Statistics: 15.9 miles, ascent 1922′, descent 1715′, 6 3/4 hours.
We again passed through Dingle and enjoyed its charm as we left for the next adventure. Today’s path took us out of this valley and elevation was quickly attained, revealing great views of the town and the surrounding area. At one point, we were just able to make out the island of Skellig Michael which we had explored a week earlier during our rest day on the Kerry Way.
Reaching the beach town of Ventry we picked up a few interesting stones and shells as we investigated that beach area.
About the time we were beginning to think about lunch we happened upon Geoff, Kathy, and Darby, a man and two women we had met while walking the first day of our Dingle Way hike (and will meet again!). They asked us to join them for lunch, but there was a little misunderstanding as someone else (see picture below) thought that she was invited also!
On the next section of trail there were spectacular views of the irregular coastline along Dingle Bay.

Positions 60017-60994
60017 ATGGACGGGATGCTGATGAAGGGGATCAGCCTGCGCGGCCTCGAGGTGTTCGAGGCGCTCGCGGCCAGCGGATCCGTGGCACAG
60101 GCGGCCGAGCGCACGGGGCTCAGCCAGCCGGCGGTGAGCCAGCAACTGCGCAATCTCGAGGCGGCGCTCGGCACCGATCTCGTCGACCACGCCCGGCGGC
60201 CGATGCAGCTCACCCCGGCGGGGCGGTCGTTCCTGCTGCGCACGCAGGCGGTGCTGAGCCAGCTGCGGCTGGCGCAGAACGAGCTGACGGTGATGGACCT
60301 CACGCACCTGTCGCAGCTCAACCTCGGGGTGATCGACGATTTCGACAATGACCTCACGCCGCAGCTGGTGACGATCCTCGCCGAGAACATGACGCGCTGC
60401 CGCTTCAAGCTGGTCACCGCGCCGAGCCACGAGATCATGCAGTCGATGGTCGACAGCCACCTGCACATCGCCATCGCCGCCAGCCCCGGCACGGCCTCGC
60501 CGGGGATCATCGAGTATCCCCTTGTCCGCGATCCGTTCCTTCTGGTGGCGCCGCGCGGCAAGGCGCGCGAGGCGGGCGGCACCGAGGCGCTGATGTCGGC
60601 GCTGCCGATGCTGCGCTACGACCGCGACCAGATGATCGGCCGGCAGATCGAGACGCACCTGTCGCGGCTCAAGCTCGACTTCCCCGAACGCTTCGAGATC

We had begun to make our way up along the shoulder of Mount Eagle when the Blasket Islands came into view.
Just as we were basking in the beauty of this lovely mountainside, we were amazed to see a whole village of small, beehive shaped hut ruins or clocháns. The hillside was dotted with dozens of them!
Hacking our way through heavy vegetation along the trail, we realized that there were even more beehive remains under all the bracken.
We continued around the shoulder of Mount Eagle, where we encountered more collapsed, ancient beehive huts. Later we learned that these may be up to 1,500 years old (6th century). More stunning views presented themselves, including Coumeenoole Bay, Dunmore Head and the Blasket Islands.
A fierce, bitter-cold wind hit us as we began a steep descent down Mount Eagle. Reaching the valley floor, we still had several miles of road-walking to reach our B&B, An Portan. During that final stretch, we were amazed to see as part of the landscape in some farmyards, many centuries of Irish history in the form of ancient beehives and famine house ruins scattered among modern farm equipment.
We were glad to finally arrive at An Portan B&B, to be warmly greeted by our host, Ronan. She was most interested to learn that we were from the San Francisco Bay Area where she spent a summer in San Francisco as a student years ago.